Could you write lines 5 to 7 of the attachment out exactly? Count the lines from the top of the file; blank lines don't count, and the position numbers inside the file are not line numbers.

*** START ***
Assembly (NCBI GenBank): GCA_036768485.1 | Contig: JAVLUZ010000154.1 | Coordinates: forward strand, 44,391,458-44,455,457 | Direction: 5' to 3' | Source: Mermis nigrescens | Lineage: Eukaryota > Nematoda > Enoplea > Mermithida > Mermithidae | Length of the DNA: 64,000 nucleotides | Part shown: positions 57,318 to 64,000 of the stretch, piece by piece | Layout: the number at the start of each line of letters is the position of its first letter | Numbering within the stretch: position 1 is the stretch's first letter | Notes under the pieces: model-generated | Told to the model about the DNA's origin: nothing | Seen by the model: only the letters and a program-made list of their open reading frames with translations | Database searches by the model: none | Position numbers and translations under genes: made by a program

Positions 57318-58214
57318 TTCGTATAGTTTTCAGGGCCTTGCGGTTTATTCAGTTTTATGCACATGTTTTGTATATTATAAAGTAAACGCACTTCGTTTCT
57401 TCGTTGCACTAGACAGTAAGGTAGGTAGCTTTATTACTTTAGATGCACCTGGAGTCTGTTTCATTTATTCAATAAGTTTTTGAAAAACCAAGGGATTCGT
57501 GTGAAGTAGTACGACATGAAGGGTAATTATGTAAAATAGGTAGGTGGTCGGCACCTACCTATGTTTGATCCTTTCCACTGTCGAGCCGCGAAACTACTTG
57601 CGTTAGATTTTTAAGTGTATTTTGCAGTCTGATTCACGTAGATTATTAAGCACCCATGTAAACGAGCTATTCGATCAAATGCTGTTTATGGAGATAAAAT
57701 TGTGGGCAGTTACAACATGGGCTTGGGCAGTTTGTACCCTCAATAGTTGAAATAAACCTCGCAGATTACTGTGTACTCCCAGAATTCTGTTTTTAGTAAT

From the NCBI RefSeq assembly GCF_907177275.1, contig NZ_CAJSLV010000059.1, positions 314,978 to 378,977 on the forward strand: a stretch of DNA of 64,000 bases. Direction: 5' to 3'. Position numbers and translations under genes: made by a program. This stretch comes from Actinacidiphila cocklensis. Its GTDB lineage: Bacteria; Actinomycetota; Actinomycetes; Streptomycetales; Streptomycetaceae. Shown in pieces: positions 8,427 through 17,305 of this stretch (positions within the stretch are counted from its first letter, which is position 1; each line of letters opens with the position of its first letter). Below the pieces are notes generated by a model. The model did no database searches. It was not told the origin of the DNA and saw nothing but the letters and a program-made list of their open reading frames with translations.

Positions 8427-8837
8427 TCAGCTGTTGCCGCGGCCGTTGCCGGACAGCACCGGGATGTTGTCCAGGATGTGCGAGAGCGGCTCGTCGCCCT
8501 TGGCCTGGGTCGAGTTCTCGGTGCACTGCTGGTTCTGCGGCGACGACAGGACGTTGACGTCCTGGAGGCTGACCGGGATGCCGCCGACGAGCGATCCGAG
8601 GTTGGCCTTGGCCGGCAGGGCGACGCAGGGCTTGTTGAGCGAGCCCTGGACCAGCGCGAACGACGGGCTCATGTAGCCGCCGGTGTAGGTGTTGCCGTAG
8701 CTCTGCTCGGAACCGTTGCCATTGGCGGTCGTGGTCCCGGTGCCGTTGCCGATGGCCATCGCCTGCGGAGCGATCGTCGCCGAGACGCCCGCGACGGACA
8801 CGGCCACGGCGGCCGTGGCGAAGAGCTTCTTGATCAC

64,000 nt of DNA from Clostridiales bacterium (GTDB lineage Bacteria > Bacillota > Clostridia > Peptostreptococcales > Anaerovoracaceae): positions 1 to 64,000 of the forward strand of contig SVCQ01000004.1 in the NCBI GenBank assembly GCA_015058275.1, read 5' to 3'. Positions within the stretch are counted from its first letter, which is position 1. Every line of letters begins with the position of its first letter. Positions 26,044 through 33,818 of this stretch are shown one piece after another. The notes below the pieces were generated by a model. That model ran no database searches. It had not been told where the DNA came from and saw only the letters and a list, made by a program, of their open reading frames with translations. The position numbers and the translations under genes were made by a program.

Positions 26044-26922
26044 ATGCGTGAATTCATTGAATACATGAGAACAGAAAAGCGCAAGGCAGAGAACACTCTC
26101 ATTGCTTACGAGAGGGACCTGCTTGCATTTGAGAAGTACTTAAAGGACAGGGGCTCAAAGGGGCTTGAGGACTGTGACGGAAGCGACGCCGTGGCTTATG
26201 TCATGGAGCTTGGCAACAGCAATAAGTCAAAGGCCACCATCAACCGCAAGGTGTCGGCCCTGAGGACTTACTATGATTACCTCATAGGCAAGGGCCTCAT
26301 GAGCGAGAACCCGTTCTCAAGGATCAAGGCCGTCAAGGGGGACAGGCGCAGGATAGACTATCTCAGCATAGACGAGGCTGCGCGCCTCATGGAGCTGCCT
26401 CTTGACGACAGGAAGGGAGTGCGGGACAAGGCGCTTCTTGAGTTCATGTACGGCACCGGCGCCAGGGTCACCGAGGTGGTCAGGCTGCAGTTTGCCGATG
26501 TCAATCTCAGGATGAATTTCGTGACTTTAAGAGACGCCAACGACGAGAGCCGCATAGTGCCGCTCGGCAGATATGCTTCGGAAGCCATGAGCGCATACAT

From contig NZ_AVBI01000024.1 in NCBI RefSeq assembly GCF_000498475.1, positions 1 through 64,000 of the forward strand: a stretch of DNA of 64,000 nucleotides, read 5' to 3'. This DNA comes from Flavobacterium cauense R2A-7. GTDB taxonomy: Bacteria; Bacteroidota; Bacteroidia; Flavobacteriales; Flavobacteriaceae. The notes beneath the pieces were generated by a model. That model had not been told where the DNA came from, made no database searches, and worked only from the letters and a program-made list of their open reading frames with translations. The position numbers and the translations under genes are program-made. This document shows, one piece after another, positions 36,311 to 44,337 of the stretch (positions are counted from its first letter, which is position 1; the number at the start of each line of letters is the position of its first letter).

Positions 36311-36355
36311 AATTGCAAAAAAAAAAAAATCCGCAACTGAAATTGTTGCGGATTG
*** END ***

57501 GTGAAGTAGTACGACATGAAGGGTAATTATGTAAAATAGGTAGGTGGTCGGCACCTACCTATGTTTGATCCTTTCCACTGTCGAGCCGCGAAACTACTTG
57601 CGTTAGATTTTTAAGTGTATTTTGCAGTCTGATTCACGTAGATTATTAAGCACCCATGTAAACGAGCTATTCGATCAAATGCTGTTTATGGAGATAAAAT
57701 TGTGGGCAGTTACAACATGGGCTTGGGCAGTTTGTACCCTCAATAGTTGAAATAAACCTCGCAGATTACTGTGTACTCCCAGAATTCTGTTTTTAGTAAT